“Ian had asked a few times if I would think of selling it, then in 2014 he told me about a chap who was looking for an S2 Spider; we’d met years ago at a local squash club and he had remembered my car. So I sold it.
“He was the right person for the car, but I still wept as it left… then went down to Belstaff and bought myself a jacket! I wore that more during the first two years than I’d driven the car, so at first I didn’t regret my decision.”
In 2016, however, a move back to Oxfordshire and the country sparked pangs of longing for her beloved Alfa Romeo.
“I really don’t know what triggered it,” Paine ponders, “but it may have been when a friend bought a Jensen Interceptor.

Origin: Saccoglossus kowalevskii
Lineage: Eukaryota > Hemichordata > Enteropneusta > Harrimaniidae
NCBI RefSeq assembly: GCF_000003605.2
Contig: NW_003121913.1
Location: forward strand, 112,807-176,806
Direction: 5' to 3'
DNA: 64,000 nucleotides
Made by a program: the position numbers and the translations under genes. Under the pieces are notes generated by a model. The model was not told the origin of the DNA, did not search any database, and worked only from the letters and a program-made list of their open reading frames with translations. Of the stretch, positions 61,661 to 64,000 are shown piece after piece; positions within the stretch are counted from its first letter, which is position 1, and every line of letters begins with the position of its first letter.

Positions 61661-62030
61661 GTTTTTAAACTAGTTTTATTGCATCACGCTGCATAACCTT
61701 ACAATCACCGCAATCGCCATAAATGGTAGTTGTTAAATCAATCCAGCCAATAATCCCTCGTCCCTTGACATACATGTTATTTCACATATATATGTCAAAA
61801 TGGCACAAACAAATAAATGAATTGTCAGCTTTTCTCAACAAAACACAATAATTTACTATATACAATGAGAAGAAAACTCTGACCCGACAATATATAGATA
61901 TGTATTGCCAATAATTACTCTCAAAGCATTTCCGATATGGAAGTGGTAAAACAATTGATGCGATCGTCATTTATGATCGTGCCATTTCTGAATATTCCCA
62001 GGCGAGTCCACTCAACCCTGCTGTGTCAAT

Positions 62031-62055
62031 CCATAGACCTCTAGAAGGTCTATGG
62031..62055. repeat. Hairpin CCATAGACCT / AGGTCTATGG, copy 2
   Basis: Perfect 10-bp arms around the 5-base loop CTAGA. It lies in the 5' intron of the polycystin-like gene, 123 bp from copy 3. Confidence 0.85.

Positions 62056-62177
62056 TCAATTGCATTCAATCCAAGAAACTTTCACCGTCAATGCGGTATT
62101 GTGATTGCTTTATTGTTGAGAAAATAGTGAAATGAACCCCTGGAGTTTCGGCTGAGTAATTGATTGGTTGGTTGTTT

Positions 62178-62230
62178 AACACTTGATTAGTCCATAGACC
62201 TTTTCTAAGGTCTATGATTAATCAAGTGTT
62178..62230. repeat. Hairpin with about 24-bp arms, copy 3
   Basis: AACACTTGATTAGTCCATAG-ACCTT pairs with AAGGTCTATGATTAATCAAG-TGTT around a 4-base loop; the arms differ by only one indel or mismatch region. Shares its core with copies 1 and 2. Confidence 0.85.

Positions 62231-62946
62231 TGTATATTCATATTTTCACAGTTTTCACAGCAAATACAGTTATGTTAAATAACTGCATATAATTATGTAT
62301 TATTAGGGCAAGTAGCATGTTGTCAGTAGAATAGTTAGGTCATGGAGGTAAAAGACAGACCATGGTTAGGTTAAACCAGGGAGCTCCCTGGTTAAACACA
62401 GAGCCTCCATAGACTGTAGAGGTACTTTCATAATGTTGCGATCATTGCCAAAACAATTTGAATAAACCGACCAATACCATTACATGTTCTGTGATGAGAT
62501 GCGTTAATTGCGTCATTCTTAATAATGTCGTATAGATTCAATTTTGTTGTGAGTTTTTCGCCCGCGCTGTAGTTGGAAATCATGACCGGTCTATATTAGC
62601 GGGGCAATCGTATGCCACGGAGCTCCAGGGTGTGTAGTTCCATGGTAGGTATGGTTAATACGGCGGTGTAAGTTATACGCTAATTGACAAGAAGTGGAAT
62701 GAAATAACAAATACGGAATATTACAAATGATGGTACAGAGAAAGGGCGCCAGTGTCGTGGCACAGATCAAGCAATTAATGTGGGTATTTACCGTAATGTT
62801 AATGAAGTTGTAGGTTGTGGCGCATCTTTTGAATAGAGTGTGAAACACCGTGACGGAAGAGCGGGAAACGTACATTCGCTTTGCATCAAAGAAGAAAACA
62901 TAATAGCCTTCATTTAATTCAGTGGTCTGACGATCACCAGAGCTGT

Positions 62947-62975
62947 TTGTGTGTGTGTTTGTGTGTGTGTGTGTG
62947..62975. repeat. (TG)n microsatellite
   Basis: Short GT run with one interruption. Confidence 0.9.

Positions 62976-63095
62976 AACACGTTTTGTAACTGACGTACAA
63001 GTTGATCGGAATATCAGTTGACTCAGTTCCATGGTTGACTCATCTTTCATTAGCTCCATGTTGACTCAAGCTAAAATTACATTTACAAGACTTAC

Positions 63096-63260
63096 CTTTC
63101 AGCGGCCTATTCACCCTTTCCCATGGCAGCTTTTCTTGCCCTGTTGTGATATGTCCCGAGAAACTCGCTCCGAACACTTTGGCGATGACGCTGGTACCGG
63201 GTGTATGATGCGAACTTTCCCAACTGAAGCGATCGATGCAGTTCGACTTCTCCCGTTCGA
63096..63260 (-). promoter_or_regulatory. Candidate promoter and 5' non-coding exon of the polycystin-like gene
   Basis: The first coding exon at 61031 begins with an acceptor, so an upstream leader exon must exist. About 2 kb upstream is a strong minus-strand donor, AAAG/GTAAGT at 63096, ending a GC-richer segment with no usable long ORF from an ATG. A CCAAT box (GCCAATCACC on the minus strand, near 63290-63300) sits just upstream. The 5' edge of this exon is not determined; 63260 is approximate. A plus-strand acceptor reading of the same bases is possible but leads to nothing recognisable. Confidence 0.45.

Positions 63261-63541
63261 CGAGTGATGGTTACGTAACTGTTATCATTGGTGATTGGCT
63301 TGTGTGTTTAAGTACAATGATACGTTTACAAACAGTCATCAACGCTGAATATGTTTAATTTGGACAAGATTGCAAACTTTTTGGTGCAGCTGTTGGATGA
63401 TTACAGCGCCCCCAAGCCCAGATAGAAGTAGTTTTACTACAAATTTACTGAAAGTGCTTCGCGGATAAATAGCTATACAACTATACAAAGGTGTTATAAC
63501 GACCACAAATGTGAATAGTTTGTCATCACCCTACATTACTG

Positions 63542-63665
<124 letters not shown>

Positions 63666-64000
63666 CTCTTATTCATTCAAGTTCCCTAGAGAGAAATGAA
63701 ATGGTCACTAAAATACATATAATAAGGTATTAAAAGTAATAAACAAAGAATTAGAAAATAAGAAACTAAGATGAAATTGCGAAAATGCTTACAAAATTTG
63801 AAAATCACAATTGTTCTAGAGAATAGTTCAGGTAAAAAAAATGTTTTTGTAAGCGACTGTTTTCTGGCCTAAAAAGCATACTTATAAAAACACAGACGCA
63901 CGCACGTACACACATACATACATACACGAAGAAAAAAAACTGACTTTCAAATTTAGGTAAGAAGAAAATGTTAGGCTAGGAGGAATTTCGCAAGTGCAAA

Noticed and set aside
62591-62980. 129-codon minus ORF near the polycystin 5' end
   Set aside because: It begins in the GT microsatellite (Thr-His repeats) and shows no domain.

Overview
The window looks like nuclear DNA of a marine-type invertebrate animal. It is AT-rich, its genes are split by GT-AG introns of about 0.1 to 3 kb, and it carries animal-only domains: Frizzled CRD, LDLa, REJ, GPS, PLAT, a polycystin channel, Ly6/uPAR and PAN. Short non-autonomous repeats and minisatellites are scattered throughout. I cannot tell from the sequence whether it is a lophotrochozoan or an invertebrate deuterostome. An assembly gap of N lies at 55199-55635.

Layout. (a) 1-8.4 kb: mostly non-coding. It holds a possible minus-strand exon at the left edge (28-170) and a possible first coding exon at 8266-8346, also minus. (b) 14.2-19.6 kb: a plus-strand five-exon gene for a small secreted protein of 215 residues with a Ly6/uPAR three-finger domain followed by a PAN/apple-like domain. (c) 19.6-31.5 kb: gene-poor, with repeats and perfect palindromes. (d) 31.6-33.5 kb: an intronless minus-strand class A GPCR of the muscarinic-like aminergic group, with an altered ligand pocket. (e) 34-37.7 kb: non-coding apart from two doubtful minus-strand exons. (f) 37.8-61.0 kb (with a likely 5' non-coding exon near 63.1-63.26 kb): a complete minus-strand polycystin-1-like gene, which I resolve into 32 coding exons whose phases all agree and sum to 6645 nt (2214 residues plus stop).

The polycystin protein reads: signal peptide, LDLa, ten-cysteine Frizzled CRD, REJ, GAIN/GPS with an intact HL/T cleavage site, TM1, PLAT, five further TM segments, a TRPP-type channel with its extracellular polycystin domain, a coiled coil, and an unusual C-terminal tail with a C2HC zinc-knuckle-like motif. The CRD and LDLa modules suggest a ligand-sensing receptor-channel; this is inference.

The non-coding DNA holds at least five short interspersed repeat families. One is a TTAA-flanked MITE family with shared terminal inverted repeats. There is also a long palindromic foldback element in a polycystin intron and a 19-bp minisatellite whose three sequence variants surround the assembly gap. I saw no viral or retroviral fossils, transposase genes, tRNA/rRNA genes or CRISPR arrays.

“I decided I needed another Alfa, so I started looking for one in early 2019. I saw a few, but none of them were my Spider – most were red and it had to be green.
“So I started looking at modern sports cars instead and even test-drove a Jaguar F-type, but couldn’t really afford it.
“Three times I composed a text to the new owner of my old Spider to ask if I could have first dibs on it the car if he decided to sell it, but each time I chickened out of sending it.”
Just as it seemed as if the chance to acquire another Alfa might have passed, destiny stepped in.
“I happened to be in London, visiting my hairdresser, Biagio,” Paine explains. “He is a real enthusiast, and I was telling him how much I missed my old car.
“I met a friend in the park for a sandwich afterwards, and I was just saying goodbye when this green Spider drove past. I leapt into the road waving my arms frantically and shouting, ‘That ’s my car! That’s my car!’”